Isn’t it a bit bleak and melancholy, that whole of Mumbai’s culinary heritage and credentials are now encapsulated and abridged into that one dish which is called a Vada Pao. How is it even possible that a melting pot of a city, with more diversity than a packed local train, could so lionize a mere accident of a snack. Don’t get me wrong, I love Batata Vadas and I adore Pav, but the streets of Mumbai must get credit for a lot more tour de force than it already does.
Starting with the Bhel Puri, Sev Batata Puri, Dahi Batata Puri and Pani Puri. Yes, I know you will immediately pipe up, saying that all these Puris have been bequeathed to us from the North Indian chaat and are not originally from Mumbai; that the Batata Wada is purely Maharashtrian and the Bhel is not, hence the Vada Pav is the rightful owner of the Mumbai mantle. I disagree because there is no place on earth where the Bhel Puri, Sev Batata Puri, Dahi Batata Puri and Pani Puri, tastes like it does in Mumbai. Although created by North Indian Mumbaikars, this chaat was born in Mumbai, with a Mumbai recipe, with a combination of ingredients and chutneys that are put together for the palate of a Mumbaikar. For instance, the puffed rice in a bhel, never found in any chaat in the north, though you do find a version in the east. Just because the Bhel was not invented by a Maharashtrian from Dadar, it doesn’t make it a lesser Mumbai native.
Which brings me to yet another iconic Mumbai favourite that stands shoulder to shoulder with Bhel Puri and Vada Pao, as a beloved of Mumbai cuisine. The ‘Bombay Sandwich’. Obviously the sandwich itself is an old British import. But before the British invaded India with the sandwich, we were already under-the-table over what the Portuguese enticed us with. Bread and potatoes. All that was left to do was to embrace and adapt it.
No one I know of, can actually date the invention of this Bombay sandwich, but it is possible that, like most Mumbai street food, the sandwich too, was fabricated to nourish the many single migrant workers who came to work in the city’s booming mill industry in the 60s and lived without their own kitchens.
The Bombay Sandwich is purely vegetarian. I cannot fathom a non-vegetarian version of it. Originally, the sandwich was not toasted, as most sandwiches were not. Purely street side, the sandwich-wala would put up his stool with a makeshift box on top and a small working shelf. Wrapped sliced bread, most often made by “Wibs” (because they made larger slices than the ones made for home consumption) would be piled up. Wibs, even now, makes one of the softest white sliced breads that you can find. Two stainless steel tins, one with yellow-salted butter, the other with green chutney made from coriander and, green chillies were on the side, along with smaller shakers of salt and chaat masala, and then a plastic squeezy bottle of pumpkin sauce, the cheaper option to tomato ketchup. The pumpkin sauce was a mass manufactured unbranded sauce, light orange in colour, which was used by many cafes and roadside vendors as a cheaper alternative to branded tomato ketchup which was reputedly too expensive for street food. Even today, you will find restaurants are reluctant to place on tables, liberal amounts of tomato ketchup for the same reasons.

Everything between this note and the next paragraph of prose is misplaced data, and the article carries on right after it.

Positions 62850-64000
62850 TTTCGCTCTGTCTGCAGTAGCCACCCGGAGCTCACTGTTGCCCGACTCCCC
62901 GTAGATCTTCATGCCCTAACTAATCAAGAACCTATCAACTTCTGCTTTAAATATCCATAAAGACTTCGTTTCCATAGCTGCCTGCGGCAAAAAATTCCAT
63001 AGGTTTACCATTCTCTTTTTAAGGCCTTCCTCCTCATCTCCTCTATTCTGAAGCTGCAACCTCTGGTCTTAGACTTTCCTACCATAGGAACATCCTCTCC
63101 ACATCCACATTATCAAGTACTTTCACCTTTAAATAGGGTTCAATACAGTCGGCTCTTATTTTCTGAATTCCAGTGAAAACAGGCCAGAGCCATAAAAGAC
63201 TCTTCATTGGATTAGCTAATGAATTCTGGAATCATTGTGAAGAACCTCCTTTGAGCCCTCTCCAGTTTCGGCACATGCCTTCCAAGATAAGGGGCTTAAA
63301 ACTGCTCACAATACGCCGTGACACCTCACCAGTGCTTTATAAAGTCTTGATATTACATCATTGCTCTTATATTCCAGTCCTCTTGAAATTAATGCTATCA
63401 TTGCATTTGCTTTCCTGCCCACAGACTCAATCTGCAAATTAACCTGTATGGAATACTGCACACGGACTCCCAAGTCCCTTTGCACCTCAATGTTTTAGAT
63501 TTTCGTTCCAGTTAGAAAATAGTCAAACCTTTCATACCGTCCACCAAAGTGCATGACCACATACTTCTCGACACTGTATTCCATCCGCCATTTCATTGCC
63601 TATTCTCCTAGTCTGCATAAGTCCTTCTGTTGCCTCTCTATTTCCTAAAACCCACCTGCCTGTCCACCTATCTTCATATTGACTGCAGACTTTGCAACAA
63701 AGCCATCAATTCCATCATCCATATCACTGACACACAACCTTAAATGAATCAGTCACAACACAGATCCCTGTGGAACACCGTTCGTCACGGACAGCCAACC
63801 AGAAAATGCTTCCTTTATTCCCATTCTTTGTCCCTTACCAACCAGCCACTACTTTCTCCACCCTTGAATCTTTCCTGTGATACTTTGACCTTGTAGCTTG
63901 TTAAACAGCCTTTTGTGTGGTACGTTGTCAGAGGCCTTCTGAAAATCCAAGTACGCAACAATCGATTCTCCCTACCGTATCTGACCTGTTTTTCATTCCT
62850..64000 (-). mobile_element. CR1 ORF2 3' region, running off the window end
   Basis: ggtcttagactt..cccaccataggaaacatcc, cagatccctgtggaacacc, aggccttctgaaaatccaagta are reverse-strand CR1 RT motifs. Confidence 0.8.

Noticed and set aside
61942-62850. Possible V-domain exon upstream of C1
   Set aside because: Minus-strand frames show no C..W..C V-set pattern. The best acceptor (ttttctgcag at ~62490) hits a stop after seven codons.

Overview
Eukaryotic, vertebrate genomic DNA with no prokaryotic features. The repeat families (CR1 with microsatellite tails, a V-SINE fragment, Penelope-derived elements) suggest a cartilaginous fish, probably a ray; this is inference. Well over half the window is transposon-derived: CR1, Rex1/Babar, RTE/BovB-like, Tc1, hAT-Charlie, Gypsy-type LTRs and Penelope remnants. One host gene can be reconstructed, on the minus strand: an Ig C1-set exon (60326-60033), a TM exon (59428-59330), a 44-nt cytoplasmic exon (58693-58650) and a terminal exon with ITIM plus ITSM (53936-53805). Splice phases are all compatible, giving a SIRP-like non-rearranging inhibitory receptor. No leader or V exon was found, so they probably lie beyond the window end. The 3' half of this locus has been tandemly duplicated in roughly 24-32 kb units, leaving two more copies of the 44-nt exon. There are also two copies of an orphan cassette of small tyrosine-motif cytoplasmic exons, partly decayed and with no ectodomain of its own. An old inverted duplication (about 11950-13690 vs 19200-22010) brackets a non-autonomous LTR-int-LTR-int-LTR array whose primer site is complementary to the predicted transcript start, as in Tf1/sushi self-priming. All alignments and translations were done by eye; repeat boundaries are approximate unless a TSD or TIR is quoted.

The sandwich starts off as two large bread slices with the edges cut off, buttered on one side and slathered with chutney on the other. Which is then piled on with thinly sliced boiled potato and boiled beet root, add to that sliced cucumber, rings of raw onion and juicy red tomato, sprinkled with salt and chaat masala, and then cut into either four or six squares, depending on the size of the bread, and topped with sauce, served on waxed sheets of old bread wrapper paper. You had to literally open your mouth to its limit to put one of those club sandwiches into your mouth. It was squishy, crunchy, spicy and buttery all at the same time.
It did not take much time for these street side innovators to start offering their customers a hot version. On a small coal stove, with the most ingenious metal sandwich griller, the same sandwich would be grilled in this blackened utensil, by turning it around on both sides on hot coals, till the bread turned crisp with all the butter and heat. The only addition to this was cheese, which melted along the way. Again, cut into four or six squares with cheese melting from the sides, this compressed toasted sandwich is still one my favourites. Nowadays, they also sprinkle sev or bhujia on top of the sandwiches which I find an unnecessary embellishment and quite abhorrent.
The Bombay Sandwich has over the years gone through many spin-offs, renditions and interpretations. My most favourite is the Bombay Masala Sandwich. It is the same buttery bread with chutney, stuffed with mashed spiced potato. The mashed potato is actually the same kind of Aloo that is served in an Aloo-Puri or a Masala Dosa. Add to that cheese and anything else that you can imagine, and toast it over hot coals. The edges of the Bombay Masala Sandwich come out slightly charred, the centre crisp yet plump and juicy, the explosion hot and cheesy, the taste spicy and rich. Along with the Bhel, the diversity, like this city’s own diversity is what makes the Bombay Sandwich a truly Mumbai dish.
Kunal Vijayakar is a food writer based in Mumbai. He tweets @kunalvijayakar and can be followed on Instagram @kunalvijayakar. His YouTube channel is called Khaane Mein Kya Hai. The views expressed in this article are those of the author and do not represent the stand of this publication.
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